Grace Reinhart has it all. Her loving husband, Jonathan Sachs, is a pediatric oncologist dedicated to his patients. Her well-behaved 12-year old son, Henry, attends a competitive private school and studies violin with an aging middle-European exile with high standards. Grace and her family live in a charming Upper East Side apartment, and her therapy practice is thriving. Her relationship book, “You Should Have Known,” is about to be published and is generating enough interest that bookers from national talk shows have been calling.
In the first third of the novel we learn all this, and a bit more. Grace misses her mom, who died when she was in college. Grace was very young when she married, only 21, and she hadn’t known Jonathan very long. She doesn’t have the best relationship with her father and his second wife, who is very formal. She is no longer in touch with her best friend from growing up and misses her. Jonathan grew up in a dysfunctional family and has no interest in regular contact with his parents and brother, and Grace barely notices that most of the rest of her friends have fallen away. Why should she? She has to take care of her husband and family and practice. So it’s no surprise, really, that Grace ignores a loose end here, a hole there, even as the signs that something is amiss accumulate. Then, over the course of one awful week, Grace’s comfortable life collapses. Psychologist: heal thyself.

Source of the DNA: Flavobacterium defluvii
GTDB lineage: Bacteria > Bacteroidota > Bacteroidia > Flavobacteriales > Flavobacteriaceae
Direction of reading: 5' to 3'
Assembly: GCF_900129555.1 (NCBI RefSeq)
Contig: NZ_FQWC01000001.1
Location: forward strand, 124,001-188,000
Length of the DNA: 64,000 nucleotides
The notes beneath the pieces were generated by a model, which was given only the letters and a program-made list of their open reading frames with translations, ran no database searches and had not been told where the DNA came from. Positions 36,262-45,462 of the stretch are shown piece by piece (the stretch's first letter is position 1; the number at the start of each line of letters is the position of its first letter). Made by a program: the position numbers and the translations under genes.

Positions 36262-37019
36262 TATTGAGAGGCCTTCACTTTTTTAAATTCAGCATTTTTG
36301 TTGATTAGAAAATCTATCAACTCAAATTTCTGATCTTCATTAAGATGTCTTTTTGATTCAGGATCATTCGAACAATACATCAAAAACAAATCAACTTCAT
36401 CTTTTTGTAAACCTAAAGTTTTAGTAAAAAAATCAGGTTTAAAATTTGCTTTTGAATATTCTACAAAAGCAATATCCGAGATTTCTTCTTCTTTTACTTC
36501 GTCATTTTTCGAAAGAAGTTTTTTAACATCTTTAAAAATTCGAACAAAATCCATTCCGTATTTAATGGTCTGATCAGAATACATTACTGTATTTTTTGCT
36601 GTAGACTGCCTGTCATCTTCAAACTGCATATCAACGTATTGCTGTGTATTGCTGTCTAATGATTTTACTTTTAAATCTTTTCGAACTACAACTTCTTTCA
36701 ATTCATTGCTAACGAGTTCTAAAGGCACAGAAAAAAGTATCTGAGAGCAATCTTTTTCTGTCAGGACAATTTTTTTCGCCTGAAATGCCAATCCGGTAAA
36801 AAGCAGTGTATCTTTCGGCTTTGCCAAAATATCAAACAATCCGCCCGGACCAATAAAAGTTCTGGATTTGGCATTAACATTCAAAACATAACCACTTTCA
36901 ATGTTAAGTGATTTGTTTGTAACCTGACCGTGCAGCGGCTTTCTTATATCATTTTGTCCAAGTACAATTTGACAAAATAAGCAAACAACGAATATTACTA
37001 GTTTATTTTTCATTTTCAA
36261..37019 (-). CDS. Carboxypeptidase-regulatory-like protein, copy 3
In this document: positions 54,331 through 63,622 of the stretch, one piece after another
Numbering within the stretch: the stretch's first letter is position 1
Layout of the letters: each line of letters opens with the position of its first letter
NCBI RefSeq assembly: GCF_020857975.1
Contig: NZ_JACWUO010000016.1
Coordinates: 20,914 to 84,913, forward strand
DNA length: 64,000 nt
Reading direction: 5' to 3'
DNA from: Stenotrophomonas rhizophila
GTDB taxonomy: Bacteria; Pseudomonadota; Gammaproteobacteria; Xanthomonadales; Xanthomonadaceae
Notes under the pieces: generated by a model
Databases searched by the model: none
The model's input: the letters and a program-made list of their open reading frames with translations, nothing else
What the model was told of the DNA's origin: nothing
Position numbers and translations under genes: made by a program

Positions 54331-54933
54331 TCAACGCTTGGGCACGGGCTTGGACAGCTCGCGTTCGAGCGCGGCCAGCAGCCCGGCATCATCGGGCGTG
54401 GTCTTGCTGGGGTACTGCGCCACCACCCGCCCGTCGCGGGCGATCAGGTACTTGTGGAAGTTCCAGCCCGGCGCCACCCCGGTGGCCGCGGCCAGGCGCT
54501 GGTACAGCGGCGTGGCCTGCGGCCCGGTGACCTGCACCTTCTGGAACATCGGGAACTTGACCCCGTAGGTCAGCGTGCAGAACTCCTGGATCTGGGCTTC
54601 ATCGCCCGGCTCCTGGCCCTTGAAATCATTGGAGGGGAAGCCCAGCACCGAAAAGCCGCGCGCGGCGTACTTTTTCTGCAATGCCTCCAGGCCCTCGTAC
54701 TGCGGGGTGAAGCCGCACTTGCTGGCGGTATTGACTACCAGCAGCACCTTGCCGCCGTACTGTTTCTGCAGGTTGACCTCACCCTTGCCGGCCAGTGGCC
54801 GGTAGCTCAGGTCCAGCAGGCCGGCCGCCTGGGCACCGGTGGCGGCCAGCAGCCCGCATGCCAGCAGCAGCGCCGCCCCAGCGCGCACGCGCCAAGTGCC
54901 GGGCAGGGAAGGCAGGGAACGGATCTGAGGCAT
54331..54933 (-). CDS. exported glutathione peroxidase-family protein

Grace has utterly misjudged her husband who may, she learns, have committed a dreadful crime. She has misjudged her father, her friend, and, most of all, her capacity for judgment. The second and third parts of the novel follow Grace as she explores her faults and copes with the results, both large – she and Henry leave their New York apartment to escape the media circus – and well, large, as she resets most of the relationships in her life. (Fortunately for her most of the important people are loving and forgiving.) Grace does live in a state of grace, as almost everyone she has wronged is ready to forgive her, often just as she comes to the realization that, once again, everything she thought she knew was wrong. Perhaps as a result Grace remains confident even as she learns she is as fallible as her patients.
Jonathan remains offstage throughout the novel, an interesting authorial choice, as it means that we have to trust that Grace is becoming more and more reliable even as her creator slowly reveals how unreliable she has been since the start. It’s to Korelitz’s credit that she pulls this reversal off persuasively. Much of the novel recounts Grace’s inner life — this reader’s only complaint is that perhaps it’s recounted in too much detail – as Grace learns what she has missed in the 18 years of her marriage. She can’t get the time back, but she can make up for it, and that’s what she’s doing as the novel comes to an end.
Take “You Should Have Known” with you on vacation or save it for a long plane ride. And let us know what you think in the comments.
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